Japanese Knotweed Claims

In this article I consider the problems caused by Japanese Knotweed and some of the types of legal claims that can be made, in the light of some recent court decisions.


Fallopia Japonica is a large herbaceous perennial of the knotweed and buckwheat family Polygonaceae. It has a number of common names, often related to animals - elephant ears, donkey rhubarb, monkeyweed, but perhaps the most appropriate is the Chinese: tiger sticks.

European adventurer Philipp Franz von Siebold first transported the plant from a Japanese volcano to Holland. By 1850 a specimen from this plant was added to Kew Royal Botanic Gardens. It proved popular with gardeners because it looked like bamboo and grew in all conditions. It spread is thought to have been aided by rail and water networks.

Japanese Knotweed is not difficult to find. If you are a rail commuter like me, you can usually look out of the window and see it along the sides of the track.

It has hollow wooded stems with raised nodes that look a bit like bamboo, thick and straight at the base, but curving over elegantly at the top; the broad oval leaves are red initially, turning to dark green; in late summer and autumn it has small white flowers in spikes which stand upright from the crown of the plant.

It is quite common to see patches where it has been partially treated, but with smaller new plants emerging from amongst the scattered dried stems.

What will not be visible is the large underground network of rhizomes (roots) which can grow 10 feet down: it is these that make the plant so difficult to eradicate once established.


To eradicate the plant the roots need to be killed. All above-ground portions of the plant need to be controlled repeatedly for several years in order to weaken and kill the entire patch. The right herbicide is essential, to travel through the plant and into the root system below.

The growth of the plant can be significantly reduced by applying herbicides, but these have not been proven to provide complete long term elimination.

Digging up the roots is a common, potentially quicker, solution for developers, but the risk is that if even a few centimeters of root are left in the soil, the plant will quickly reappear.

More recent experiments have involved the use of biological pest control agents from Japan: the Mycosphaerella leafspot fungus and the aphid Aphalara Itadori.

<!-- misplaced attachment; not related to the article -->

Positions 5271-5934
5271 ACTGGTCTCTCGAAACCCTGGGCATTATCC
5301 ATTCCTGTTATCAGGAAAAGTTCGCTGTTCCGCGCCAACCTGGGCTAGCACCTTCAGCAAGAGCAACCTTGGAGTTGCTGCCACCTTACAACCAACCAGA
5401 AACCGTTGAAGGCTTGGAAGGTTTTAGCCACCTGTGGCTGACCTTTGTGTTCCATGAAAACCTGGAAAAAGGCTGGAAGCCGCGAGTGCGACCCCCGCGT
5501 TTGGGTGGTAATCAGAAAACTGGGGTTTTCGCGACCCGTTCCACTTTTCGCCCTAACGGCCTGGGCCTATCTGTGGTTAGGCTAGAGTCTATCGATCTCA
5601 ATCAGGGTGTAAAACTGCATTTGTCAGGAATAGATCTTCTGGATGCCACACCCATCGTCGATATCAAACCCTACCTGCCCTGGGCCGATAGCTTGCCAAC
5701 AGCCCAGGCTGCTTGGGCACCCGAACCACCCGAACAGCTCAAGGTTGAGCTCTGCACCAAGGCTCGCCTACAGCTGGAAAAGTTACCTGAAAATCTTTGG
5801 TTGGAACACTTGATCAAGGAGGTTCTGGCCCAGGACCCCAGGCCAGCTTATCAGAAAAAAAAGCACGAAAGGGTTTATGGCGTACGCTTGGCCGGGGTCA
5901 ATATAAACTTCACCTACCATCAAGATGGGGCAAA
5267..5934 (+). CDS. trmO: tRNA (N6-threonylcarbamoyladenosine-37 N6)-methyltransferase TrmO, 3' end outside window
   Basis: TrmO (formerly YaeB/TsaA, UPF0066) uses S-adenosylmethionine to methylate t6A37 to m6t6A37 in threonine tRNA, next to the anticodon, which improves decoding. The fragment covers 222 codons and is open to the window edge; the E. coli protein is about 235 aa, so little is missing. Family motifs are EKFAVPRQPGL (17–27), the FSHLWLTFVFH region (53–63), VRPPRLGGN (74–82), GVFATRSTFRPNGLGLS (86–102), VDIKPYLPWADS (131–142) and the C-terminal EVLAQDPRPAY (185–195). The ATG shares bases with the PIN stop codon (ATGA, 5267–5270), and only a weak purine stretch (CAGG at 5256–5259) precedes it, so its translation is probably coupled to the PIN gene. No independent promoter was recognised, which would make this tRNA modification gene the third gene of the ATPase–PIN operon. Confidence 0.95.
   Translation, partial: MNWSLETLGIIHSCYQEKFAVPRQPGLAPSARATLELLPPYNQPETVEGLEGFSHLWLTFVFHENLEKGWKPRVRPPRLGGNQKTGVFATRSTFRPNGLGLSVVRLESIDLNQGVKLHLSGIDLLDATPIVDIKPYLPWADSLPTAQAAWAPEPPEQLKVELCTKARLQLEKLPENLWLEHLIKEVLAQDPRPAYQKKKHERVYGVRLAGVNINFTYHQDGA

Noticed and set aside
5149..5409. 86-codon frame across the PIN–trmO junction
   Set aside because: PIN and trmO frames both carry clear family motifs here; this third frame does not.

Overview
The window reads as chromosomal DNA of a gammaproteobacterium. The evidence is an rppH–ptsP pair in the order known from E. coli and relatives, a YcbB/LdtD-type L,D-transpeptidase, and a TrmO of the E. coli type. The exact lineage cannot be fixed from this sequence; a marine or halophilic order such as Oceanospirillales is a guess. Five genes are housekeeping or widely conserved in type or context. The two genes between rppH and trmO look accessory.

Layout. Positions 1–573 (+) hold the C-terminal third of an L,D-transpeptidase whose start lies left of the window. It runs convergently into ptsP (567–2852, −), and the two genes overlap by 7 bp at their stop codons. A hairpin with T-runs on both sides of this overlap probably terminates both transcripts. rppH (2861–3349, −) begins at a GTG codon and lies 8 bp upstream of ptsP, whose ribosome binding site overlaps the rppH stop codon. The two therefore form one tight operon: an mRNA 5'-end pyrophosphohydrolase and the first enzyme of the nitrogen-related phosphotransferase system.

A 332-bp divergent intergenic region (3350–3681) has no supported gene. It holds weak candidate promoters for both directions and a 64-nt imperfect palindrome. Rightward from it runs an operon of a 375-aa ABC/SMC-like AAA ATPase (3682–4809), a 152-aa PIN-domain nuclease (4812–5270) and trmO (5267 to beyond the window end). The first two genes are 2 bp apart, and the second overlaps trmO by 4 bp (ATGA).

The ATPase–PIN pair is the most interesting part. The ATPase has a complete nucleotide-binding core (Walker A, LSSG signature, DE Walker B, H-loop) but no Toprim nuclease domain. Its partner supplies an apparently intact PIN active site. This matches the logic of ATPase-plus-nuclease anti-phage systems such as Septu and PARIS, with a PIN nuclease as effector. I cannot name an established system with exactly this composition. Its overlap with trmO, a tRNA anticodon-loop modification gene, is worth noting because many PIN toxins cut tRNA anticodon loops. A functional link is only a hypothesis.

Criminal Offences and Planning Provisions

Sub-section 14(2) of the Wildlife and Countryside Act 1981 states that "if any person plants or otherwise causes to grow in the wild any plant which is included in Part II of Schedule 9, he shall be guilty of an offence." Japanese, Giant and Hybrid Knotweed all appear in that Schedule.

Private gardens are generally thought not to come within the definition of "the wild" and for what it may be worth, the Environment Agency Knotweed Code of Practice (published on 12 August 2013 but withdrawn on 11 July 2016) had stated that "It is not an offence to have Knotweed on your land and it is not a notifiable weed".

Sections 33 and 34 of the Environmental Protection Act 1990 contain prohibitions and duties relating to the deposit, treatment, keeping or disposal of controlled waste, which under the wide definitions in schedule 2B would include Knotweed material or soil containing it.

Section 43 of the Anti-Social Behaviour, Crime and Policing Act 2014, empowers authorised persons to issue community protection notices where

(a) the conduct of the individual or body is having a detrimental effect, of a persistent or continuing nature, on the quality of life of those in the locality, and

(b) the conduct is unreasonable.

The Act does not explicitly refer to Japanese Knotweed (or any other species of invasive plant) but written guidance published by the Home Office indicates that a community protection notice could be used to require a landowner to address such a problem.

Planning authorities do have some relevant powers. Under section 215 of the Town and Country Act 1990

"If it appears to the local planning authority that the amenity of a part of their area, or of an adjoining area, is adversely affected by the condition of land in their area...

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